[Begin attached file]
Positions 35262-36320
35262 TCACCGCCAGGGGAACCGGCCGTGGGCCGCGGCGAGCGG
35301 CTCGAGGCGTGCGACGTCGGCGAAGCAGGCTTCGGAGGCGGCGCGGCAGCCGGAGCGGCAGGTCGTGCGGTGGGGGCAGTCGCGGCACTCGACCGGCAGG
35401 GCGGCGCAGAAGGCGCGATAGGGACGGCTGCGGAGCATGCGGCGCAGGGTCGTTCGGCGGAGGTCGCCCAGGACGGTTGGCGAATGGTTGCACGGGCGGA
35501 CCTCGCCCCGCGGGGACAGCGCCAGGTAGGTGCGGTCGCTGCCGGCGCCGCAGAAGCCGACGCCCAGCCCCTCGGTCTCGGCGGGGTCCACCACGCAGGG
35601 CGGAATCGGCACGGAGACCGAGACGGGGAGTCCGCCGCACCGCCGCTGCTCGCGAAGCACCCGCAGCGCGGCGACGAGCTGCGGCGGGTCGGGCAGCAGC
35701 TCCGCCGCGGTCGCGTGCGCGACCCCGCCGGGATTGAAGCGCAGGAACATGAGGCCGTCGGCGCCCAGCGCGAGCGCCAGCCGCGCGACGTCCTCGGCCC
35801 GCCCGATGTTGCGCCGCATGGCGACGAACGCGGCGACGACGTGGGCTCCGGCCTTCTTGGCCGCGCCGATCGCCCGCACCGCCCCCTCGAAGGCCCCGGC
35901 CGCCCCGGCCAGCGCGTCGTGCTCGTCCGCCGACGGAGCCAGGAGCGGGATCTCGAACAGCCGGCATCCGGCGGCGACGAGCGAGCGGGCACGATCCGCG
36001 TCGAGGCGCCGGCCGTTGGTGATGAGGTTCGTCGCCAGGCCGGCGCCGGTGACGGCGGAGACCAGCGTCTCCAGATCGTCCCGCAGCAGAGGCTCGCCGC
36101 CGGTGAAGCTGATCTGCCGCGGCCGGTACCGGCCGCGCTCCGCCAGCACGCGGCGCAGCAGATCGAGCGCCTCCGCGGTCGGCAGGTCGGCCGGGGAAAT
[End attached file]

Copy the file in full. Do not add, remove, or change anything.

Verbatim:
Positions 35262-36320
35262 TCACCGCCAGGGGAACCGGCCGTGGGCCGCGGCGAGCGG
35301 CTCGAGGCGTGCGACGTCGGCGAAGCAGGCTTCGGAGGCGGCGCGGCAGCCGGAGCGGCAGGTCGTGCGGTGGGGGCAGTCGCGGCACTCGACCGGCAGG
35401 GCGGCGCAGAAGGCGCGATAGGGACGGCTGCGGAGCATGCGGCGCAGGGTCGTTCGGCGGAGGTCGCCCAGGACGGTTGGCGAATGGTTGCACGGGCGGA
35501 CCTCGCCCCGCGGGGACAGCGCCAGGTAGGTGCGGTCGCTGCCGGCGCCGCAGAAGCCGACGCCCAGCCCCTCGGTCTCGGCGGGGTCCACCACGCAGGG
35601 CGGAATCGGCACGGAGACCGAGACGGGGAGTCCGCCGCACCGCCGCTGCTCGCGAAGCACCCGCAGCGCGGCGACGAGCTGCGGCGGGTCGGGCAGCAGC
35701 TCCGCCGCGGTCGCGTGCGCGACCCCGCCGGGATTGAAGCGCAGGAACATGAGGCCGTCGGCGCCCAGCGCGAGCGCCAGCCGCGCGACGTCCTCGGCCC
35801 GCCCGATGTTGCGCCGCATGGCGACGAACGCGGCGACGACGTGGGCTCCGGCCTTCTTGGCCGCGCCGATCGCCCGCACCGCCCCCTCGAAGGCCCCGGC
35901 CGCCCCGGCCAGCGCGTCGTGCTCGTCCGCCGACGGAGCCAGGAGCGGGATCTCGAACAGCCGGCATCCGGCGGCGACGAGCGAGCGGGCACGATCCGCG
36001 TCGAGGCGCCGGCCGTTGGTGATGAGGTTCGTCGCCAGGCCGGCGCCGGTGACGGCGGAGACCAGCGTCTCCAGATCGTCCCGCAGCAGAGGCTCGCCGC
36101 CGGTGAAGCTGATCTGCCGCGGCCGGTACCGGCCGCGCTCCGCCAGCACGCGGCGCAGCAGATCGAGCGCCTCCGCGGTCGGCAGGTCGGCCGGGGAAAT